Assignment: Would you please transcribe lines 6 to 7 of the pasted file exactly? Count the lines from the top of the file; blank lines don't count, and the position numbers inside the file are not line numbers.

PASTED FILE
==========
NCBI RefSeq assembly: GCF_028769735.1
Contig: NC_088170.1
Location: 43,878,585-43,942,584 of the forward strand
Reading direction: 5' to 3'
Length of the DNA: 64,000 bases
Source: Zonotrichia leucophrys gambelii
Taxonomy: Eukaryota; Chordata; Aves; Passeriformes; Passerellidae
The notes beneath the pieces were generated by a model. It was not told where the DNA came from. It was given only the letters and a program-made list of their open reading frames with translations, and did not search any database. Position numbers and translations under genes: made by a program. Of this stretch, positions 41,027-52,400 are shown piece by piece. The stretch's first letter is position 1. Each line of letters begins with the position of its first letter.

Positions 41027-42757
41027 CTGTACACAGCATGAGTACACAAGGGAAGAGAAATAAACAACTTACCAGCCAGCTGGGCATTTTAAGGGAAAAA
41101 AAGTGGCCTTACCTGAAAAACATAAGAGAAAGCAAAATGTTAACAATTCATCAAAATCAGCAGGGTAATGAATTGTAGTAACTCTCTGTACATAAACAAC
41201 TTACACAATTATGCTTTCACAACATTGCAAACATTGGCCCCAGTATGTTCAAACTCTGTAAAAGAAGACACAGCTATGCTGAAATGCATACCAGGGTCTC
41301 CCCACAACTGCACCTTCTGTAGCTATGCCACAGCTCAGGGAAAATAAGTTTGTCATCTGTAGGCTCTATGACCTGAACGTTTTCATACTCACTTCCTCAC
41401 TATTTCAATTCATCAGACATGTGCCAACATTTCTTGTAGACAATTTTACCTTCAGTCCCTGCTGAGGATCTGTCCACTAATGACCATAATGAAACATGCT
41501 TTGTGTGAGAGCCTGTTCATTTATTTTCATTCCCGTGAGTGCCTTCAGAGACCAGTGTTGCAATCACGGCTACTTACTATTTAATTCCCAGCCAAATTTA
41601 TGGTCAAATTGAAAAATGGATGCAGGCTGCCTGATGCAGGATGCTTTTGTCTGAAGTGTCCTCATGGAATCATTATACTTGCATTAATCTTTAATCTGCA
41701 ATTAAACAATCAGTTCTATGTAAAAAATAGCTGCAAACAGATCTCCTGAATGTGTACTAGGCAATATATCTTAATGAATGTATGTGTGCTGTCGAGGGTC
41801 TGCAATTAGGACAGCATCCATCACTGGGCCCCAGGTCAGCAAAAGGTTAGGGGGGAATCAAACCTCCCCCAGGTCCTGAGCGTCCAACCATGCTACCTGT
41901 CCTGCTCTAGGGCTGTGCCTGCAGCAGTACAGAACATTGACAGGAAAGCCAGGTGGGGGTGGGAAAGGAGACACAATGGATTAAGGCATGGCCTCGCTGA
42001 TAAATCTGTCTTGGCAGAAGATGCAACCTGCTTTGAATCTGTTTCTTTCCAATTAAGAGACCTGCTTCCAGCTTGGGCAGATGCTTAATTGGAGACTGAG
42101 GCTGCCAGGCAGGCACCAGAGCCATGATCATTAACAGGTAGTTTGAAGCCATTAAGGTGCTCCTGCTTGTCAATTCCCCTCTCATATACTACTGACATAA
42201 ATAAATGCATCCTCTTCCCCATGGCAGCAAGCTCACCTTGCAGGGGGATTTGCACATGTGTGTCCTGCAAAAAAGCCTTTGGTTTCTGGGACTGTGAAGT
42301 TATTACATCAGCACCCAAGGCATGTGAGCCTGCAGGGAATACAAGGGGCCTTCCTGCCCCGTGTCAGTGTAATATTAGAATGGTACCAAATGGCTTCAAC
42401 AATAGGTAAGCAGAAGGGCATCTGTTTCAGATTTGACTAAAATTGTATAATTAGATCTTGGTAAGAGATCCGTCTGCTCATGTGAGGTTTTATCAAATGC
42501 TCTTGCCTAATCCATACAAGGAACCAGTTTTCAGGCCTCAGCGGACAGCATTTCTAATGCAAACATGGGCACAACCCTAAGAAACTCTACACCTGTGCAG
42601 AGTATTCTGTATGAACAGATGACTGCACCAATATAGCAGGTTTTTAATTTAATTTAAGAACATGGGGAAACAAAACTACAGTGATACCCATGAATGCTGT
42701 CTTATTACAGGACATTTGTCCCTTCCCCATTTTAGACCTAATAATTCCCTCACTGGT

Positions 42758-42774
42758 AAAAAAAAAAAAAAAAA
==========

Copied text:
Source: Zonotrichia leucophrys gambelii
Taxonomy: Eukaryota; Chordata; Aves; Passeriformes; Passerellidae